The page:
Solange is a fictional former staff officer employed the British Secret Service. The character name 'Solange' is first introduced in Ian Fleming's James Bond short story From a View to a Kill. A more fleshed-out character bearing the same name was created for his subsequent short story 007 in New York, first published in the New York Herald Tribune, in 1963.
The name Solange is first mentioned during the short story From a View to a Kill. As James Bond sits in a French café thinking about his recent failed assignment on the Austro-Hungarian border, he decides to give Paris one more chance in the hopes of finding a girl and taking her to dinner; fantasizing about placating her with fifty thousand francs and saying: "I propose to call you Donatienne, or possibly Solange, because these are names that suit my mood and the evening."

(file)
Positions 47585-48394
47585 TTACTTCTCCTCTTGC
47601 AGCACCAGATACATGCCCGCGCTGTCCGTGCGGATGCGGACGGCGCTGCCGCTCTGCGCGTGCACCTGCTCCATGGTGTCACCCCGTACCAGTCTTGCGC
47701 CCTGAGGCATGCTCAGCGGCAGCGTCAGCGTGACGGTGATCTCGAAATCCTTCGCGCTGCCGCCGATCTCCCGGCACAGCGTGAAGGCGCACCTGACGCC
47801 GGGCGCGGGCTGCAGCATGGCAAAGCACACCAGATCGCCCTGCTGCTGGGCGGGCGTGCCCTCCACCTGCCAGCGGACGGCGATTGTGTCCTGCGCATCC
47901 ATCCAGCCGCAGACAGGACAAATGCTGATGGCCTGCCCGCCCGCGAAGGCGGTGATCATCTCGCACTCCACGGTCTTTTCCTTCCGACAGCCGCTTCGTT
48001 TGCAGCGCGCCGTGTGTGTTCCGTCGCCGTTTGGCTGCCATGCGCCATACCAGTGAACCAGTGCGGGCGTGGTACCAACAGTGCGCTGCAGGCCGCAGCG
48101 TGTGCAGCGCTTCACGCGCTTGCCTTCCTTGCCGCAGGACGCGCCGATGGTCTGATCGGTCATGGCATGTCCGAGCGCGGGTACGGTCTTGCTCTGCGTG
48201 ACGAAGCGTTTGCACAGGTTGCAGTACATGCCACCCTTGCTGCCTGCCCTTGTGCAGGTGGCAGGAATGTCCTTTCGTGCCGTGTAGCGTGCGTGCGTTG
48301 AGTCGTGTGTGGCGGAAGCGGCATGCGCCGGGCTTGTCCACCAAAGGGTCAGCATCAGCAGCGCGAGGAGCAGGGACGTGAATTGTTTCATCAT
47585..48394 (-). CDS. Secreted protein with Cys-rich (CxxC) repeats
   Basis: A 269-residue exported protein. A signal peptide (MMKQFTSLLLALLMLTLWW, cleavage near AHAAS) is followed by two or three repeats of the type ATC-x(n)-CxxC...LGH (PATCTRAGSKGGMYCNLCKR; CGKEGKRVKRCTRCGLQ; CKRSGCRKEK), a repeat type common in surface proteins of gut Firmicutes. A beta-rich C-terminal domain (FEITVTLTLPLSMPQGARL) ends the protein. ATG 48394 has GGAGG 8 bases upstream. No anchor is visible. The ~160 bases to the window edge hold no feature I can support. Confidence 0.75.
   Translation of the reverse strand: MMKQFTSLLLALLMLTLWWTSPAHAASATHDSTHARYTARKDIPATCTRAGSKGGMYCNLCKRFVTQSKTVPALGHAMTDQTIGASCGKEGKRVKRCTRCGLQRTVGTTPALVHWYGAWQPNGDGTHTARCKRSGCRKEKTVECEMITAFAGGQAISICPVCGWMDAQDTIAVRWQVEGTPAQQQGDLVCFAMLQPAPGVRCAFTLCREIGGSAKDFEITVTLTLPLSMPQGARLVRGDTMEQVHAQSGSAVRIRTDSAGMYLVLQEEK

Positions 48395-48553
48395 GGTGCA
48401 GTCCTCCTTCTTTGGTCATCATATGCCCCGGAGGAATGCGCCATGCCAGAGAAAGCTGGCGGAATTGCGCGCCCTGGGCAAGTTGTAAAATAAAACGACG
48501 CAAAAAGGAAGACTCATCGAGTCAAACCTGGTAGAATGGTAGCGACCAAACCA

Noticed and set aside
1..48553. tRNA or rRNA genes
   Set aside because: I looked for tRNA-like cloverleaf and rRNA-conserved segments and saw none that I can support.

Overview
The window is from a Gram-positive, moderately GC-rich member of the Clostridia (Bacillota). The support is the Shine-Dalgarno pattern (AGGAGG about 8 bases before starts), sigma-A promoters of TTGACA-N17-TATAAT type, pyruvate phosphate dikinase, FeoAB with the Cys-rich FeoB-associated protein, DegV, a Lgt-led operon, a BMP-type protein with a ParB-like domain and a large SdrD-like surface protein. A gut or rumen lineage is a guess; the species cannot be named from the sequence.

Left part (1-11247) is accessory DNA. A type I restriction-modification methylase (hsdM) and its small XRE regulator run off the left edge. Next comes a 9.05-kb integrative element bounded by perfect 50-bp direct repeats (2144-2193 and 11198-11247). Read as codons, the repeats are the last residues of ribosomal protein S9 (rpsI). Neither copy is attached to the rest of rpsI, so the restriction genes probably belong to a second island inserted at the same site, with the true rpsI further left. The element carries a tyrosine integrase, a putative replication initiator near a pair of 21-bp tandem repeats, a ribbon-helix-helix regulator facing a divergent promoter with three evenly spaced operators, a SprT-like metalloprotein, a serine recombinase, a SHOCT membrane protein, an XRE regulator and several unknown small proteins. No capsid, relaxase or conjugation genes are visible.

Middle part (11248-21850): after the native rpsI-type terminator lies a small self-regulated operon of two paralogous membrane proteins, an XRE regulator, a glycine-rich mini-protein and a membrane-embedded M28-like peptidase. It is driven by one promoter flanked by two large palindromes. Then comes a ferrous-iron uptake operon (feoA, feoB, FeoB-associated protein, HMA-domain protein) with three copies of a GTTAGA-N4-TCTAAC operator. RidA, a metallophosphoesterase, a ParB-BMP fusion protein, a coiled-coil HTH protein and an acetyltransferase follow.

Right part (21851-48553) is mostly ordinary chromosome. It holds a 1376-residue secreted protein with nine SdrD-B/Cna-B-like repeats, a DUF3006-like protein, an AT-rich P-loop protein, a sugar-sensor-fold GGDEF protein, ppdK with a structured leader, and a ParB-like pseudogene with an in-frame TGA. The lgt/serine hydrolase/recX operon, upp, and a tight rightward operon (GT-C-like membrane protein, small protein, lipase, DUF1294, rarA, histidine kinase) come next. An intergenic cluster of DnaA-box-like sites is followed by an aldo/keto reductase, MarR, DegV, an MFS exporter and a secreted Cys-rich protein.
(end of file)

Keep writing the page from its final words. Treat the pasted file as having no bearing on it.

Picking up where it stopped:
Solange later features in 007 in New York. Due to its brief length, very little is revealed of Solange's background, other than her prior professional relationship with Bond in the Secret Service. Now earning her living in New York, working in Abercrombie's Indoor Games Department, she was cohabiting with a Soviet agent of the KGB attached to the UN. Knowing that the FBI and the CIA are getting close to learning her identity, the head of the British Secret Service, M, sends Bond to inform her. Their original plans to meet at a Reptile House at the Central Park Zoo go awry after it is discovered there is no Reptile House. Urgent and embarrassing telephone calls with London headquarters ensue, followed by an untidy meeting at midnight beside the skating rink at Rockefeller Center with tears and threats of suicide from the English girl.